Arriving at the Conklin house we entered a barn with an exhibit about the Huntington Harbor Lighthouse. The lighthouse isn‌t opened for the season yet, so the barn served as the location for our briefing and stamp.  The two speakers told us how the lighthouse‌s concrete foundation was prefabricated on land and then sunk into the harbor at the desired location, creating an ‌island‌ for the lighthouse to be built.
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Federal style decor.
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Elegant victorian era styling.

 
 
 
 
 
 
Then we entered the historic house and were shown rooms of three different periods. The first was the colonial period. This room had a very warm and cozy feeling. The next was the Federal style. It was simple, but had a much more formal look. The last room shown was from the Victorian era, and was very ornate.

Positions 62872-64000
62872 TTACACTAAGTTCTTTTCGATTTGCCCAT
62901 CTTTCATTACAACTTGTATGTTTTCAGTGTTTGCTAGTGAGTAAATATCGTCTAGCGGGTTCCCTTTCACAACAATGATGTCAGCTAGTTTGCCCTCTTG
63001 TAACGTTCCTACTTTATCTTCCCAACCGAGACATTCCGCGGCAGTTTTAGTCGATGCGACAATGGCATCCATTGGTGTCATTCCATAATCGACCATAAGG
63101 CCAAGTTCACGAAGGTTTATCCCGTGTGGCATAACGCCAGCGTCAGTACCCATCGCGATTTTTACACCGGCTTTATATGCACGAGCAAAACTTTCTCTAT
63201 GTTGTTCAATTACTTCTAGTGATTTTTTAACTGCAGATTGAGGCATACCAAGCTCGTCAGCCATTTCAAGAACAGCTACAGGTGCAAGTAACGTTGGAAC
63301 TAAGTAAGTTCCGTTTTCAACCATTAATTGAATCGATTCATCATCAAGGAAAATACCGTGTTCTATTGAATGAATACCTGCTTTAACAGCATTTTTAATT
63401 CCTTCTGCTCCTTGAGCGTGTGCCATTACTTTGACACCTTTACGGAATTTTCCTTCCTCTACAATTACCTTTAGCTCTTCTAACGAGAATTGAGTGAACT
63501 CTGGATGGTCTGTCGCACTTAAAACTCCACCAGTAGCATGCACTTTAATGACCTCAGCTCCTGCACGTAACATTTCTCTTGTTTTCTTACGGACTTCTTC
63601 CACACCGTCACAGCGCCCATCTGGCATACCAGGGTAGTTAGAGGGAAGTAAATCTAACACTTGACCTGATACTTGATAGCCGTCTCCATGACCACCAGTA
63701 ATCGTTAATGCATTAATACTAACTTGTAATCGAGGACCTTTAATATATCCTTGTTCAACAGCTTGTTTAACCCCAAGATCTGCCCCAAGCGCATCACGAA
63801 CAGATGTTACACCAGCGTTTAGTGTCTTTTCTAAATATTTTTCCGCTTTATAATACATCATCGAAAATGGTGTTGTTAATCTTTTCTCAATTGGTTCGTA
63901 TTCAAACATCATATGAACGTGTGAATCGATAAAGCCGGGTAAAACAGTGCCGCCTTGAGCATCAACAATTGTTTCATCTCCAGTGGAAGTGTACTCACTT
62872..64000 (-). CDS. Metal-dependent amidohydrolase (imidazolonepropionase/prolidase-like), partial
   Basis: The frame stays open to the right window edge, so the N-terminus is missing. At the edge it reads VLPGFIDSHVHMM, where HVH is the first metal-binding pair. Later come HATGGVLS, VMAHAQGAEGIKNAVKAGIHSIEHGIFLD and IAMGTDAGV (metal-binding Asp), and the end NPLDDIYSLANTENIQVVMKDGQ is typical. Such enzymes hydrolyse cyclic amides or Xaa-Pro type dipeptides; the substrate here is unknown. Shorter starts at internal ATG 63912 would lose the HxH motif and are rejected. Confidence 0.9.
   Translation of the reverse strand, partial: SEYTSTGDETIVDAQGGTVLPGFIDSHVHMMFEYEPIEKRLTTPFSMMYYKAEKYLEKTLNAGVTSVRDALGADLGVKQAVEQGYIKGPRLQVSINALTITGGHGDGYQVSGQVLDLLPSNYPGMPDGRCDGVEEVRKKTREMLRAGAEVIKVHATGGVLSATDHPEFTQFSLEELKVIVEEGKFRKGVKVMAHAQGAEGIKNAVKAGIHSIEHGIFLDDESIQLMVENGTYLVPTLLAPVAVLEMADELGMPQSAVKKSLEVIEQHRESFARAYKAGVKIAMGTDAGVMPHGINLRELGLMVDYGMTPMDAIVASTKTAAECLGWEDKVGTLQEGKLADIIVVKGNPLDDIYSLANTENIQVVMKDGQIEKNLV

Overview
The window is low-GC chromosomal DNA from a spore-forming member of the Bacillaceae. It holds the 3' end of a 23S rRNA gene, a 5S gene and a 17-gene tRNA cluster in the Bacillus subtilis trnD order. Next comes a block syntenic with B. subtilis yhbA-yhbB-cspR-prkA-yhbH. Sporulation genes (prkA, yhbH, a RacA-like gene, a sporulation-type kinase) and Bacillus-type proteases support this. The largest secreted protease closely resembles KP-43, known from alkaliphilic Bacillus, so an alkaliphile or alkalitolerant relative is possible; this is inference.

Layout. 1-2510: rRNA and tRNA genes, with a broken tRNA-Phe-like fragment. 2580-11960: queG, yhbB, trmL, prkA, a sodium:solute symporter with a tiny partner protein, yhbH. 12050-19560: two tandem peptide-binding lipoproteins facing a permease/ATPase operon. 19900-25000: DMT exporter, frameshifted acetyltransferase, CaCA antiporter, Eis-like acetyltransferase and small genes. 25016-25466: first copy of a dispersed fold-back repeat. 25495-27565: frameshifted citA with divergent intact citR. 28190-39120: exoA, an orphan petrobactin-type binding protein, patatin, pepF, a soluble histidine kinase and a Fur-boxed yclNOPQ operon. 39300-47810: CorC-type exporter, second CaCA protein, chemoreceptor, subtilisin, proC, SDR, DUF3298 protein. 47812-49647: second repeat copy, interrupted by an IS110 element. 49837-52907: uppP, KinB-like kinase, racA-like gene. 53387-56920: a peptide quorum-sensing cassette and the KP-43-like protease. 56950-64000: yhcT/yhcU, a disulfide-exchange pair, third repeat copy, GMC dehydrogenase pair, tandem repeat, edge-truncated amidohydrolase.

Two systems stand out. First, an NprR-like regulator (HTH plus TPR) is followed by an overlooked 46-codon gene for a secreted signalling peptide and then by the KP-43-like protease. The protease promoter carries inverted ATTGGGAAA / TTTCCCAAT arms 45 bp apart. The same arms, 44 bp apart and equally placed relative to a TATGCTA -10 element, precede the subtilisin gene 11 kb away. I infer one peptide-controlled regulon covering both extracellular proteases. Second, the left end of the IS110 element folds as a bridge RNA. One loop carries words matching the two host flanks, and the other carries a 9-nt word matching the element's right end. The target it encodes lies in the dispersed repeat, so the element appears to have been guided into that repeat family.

Site #9 John Gardiner Farm, 11 minutes left
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John Gardiner's farmhouse.
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John Gardiner's barn.

 
 
 
 
 
 
Upon arrival to our second to last stop Laura pointed out we only had 15 minutes left. The John Gardiner farmhouse and barn isn‌t open too often and rushing through it was painful. We entered a room adjacent to the old barn. It looked like any modern museum. There was a newspaper article on one wall telling of a gruesome murder. In 1842 the house‌s residence were beaten to death with a hammer wielded by a short time employee. The motive is believed to be robbery.  ‌Wanna see the barn‌‌, asked our guide as he walked to a door.  Laura looked at her watch, but I had to see it. Entering the door the scenery changed to that of an 18th century barn. The only thing new in the barn is the floor. With only 10 minutes left we dashed to the car. I had to take a second to snap a shot inside the old farmhouse.